- User segment:
Specially designed receivers and antennas are needed to receive the IRNSS signals. The receivers are also planned for receiving multi-constellation signals inclusive of GPS, GLONASS, Galileo and IRNSS. It is planned to broadcast the time difference between the IRNSS time and the time of the other constellations to enable the users to take advantage of the signals available to them.
The space segment consists of seven satellites:
- 3 satellites in GEO (Geostationary Orbit) at 32.5°, 83° and 131.5° East.
- 4 satellites in geosynchronous orbit placed at inclination of 29° with longitude crossing at 55° and 111.75° east
- Two spare satellites are also planned
- The satellites are specially configured for the navigation. Same configuration for GEO and GSO which is desirable for the production of the satellites.
- Plans call for the IRNSS satellites to be launched by the Indian launcher PSLV
- The first satellite will be launched in the summer of 2013. The subsequent launches are planned once in six months. The full constellation will be operational by 2016.
The IRNSS constellation with the daily lemniscuses projection of the 4 GSO spacecraft onto Earth (image credit: ISRO)
The IRNSS satellites are configured around the spacecraft bus I-1K, which is similar to ISRO’s meteorological satellite, Kalpana-1, with a dry mass of ~600 kg and a launch mass of 1,425 kg. The solar panels are generating a power of 1600 W (with a payload power requirement of 900 W.The spacecraft are 3-axis stabilized. Attitude control of the satellite is provided with yaw steering, a capability to optimize the use of the solar panels and to support the thermal control of the satellite.
1432 kg, dry mass of 614 kg
Spacecraft size (launch configuration)
1.58 m x 1.5 m x 1.5 m
EPS (Electrical Power Subsystem)
Two solar panels generating 1660 W, one lithium-ion battery of 90 Ah capacity
ADCS (Attitude Determination and Control Subsystem)
Zero momentum system, orientation input from sun & star sensors and gyroscopes; reaction wheels, magnetic torquers and 22 Newton thrusters as actuators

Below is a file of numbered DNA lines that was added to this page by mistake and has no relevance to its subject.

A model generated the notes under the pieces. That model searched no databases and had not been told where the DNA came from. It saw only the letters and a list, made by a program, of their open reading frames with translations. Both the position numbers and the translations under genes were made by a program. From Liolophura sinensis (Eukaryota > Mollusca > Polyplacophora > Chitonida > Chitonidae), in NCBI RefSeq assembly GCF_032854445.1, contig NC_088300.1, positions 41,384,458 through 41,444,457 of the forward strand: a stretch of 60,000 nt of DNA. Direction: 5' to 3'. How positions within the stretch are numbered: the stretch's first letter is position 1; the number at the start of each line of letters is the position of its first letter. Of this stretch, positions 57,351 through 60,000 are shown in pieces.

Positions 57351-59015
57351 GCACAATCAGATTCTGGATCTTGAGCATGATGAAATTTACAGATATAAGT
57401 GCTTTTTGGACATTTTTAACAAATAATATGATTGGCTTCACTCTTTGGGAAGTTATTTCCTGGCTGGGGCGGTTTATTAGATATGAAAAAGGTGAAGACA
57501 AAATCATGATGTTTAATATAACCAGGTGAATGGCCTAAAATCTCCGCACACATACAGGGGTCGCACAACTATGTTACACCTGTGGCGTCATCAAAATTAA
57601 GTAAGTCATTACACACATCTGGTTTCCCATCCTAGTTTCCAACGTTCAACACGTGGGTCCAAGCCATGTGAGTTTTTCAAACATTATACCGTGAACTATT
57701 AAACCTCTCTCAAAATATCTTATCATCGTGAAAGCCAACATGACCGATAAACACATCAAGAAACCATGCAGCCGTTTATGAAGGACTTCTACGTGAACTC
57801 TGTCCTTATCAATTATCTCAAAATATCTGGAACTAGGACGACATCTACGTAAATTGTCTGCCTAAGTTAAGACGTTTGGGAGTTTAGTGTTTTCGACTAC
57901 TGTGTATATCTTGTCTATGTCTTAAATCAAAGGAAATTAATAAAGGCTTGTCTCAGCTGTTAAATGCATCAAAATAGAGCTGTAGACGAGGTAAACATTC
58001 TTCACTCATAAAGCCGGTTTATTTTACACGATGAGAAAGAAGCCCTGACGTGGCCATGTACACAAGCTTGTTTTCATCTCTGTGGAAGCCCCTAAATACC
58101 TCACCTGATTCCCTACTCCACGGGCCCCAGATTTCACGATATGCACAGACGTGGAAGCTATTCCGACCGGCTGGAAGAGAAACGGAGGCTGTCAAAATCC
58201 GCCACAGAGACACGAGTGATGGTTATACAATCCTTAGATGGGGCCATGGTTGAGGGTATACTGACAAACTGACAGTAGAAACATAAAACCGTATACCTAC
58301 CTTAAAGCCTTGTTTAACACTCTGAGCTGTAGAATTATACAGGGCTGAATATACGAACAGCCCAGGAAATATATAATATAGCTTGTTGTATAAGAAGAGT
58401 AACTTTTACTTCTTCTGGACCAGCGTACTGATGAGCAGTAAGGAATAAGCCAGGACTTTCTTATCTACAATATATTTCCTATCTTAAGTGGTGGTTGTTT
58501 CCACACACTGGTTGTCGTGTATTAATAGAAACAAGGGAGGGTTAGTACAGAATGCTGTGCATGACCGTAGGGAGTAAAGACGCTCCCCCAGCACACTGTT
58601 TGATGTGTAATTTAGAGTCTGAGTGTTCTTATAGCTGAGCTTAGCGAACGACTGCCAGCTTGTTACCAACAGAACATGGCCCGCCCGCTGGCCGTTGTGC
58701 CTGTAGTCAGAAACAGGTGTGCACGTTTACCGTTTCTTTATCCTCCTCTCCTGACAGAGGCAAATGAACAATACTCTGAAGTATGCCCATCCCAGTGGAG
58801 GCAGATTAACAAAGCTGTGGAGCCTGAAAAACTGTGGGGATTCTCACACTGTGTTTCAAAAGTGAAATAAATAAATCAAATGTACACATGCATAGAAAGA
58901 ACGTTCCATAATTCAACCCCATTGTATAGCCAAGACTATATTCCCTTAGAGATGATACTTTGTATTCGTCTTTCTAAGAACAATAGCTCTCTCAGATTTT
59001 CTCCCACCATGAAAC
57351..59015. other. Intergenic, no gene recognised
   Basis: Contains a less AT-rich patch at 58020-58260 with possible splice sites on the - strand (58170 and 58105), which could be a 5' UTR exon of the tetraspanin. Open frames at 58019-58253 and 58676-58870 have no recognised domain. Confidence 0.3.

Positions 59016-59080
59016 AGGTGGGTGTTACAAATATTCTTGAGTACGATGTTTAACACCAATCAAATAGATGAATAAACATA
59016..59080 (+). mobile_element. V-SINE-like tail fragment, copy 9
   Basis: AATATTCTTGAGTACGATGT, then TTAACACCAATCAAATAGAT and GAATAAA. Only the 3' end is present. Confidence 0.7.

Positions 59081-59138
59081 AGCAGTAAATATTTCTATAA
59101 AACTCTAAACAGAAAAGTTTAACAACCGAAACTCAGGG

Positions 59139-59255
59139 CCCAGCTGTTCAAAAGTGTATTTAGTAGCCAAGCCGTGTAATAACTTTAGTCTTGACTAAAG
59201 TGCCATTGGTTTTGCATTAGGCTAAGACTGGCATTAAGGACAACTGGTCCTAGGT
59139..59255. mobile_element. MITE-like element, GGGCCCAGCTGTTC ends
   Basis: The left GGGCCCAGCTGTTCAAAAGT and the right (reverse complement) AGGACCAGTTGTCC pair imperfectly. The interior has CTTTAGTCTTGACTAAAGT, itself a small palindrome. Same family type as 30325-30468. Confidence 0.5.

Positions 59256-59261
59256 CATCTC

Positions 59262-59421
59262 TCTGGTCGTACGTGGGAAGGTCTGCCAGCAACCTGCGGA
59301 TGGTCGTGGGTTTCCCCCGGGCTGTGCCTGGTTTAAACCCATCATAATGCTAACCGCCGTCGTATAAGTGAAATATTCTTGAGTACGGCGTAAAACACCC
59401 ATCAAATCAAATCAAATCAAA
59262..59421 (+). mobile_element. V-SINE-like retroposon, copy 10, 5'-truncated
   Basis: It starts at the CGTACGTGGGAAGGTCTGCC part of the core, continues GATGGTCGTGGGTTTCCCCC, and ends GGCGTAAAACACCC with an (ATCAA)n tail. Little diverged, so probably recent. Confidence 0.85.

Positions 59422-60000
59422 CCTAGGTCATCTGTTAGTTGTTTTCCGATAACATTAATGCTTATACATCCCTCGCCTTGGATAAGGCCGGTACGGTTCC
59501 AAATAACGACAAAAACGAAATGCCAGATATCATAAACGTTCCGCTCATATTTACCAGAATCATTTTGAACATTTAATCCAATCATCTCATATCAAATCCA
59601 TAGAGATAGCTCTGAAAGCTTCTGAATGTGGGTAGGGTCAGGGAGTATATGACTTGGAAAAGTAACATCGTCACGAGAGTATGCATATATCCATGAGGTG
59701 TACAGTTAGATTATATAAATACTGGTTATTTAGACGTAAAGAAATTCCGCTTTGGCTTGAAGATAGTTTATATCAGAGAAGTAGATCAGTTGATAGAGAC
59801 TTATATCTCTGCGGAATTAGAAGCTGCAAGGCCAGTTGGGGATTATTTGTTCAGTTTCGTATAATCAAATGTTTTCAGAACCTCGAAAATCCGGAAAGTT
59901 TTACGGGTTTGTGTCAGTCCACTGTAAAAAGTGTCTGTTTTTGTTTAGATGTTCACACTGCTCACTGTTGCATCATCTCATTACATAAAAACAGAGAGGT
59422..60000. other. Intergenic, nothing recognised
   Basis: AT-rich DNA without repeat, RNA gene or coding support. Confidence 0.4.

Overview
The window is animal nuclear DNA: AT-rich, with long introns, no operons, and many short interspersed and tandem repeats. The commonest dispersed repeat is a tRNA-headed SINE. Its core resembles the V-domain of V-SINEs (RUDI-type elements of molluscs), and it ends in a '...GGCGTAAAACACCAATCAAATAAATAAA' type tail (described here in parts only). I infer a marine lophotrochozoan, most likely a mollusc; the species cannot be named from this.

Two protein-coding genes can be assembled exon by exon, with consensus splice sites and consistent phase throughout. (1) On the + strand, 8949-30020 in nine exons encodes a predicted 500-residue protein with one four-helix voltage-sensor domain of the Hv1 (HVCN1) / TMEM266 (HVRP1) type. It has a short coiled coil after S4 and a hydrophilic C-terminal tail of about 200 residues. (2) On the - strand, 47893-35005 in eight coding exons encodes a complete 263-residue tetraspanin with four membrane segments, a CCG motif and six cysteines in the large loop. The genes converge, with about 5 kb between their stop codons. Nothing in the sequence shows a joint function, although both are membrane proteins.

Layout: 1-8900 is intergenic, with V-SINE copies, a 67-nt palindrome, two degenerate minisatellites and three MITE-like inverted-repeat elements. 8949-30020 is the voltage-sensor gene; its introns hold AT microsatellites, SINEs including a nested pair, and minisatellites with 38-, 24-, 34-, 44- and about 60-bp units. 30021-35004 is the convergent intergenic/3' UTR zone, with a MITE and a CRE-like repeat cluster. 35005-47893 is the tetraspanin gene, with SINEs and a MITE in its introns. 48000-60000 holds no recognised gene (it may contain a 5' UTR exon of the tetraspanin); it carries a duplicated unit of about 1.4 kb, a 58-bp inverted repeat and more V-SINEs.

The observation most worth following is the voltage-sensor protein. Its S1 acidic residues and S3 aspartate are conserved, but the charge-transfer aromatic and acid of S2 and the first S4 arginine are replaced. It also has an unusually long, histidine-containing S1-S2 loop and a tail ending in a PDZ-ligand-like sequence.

Mission design life
440 N LAM (Liquid Apogee Motor) with twelve 22 N thrusters
Parameters of the IRNSS-1 spacecraft
Some Pictures of Working of IRNSS
(a)Preliminary view of a deployed
(a)Preliminary view of a deployed
(b) Blow-up view of the IRNSS spacecraft
(c)IRNSS-1A undergoing tests in the
(d) IRNSS-1A after its integration with thePSLC-C22
Special or superior And Capability
IRNSS is an independent regional navigation satellite system being developed by India. It is designed to provide accurate position information service to users in India as well as the region extending up to 1500 km from its boundary, which is its primary service area. An Extended Service Area lies between primary service area and area enclosed by the rectangle from Latitude 30 deg south to 50 deg North, Longitude 30 deg East to 130 deg east.
IRNSS will provide two types of services, namely, Standard Positioning Service (SPS) which is provided to all the users and Restricted Service (RS), which is an encrypted service provided only to the authorized users. The IRNSS System is expected to provide a position accuracy of better than 20 m in the primary service area.
Some applications of IRNSS are:
- Terrestrial, Aerial and Marine Navigation
- Disaster Management
- Vehicle tracking and fleet management
- Integration with mobile phones
- Precise Timing
- Mapping and Geodetic data capture
- Terrestrial navigation aid for hikers and travelers
- Visual and voice navigation for drivers
The IRNSS Signal-in-Space Interface Control Document (ICD Ver. 1.1) for Standard Positioning Service (SPS) is released to the public to provide the essential information on the IRNSS signal-in-space, to facilitate research & development and aid the commercial use of the IRNSS signals for navigation-based applications.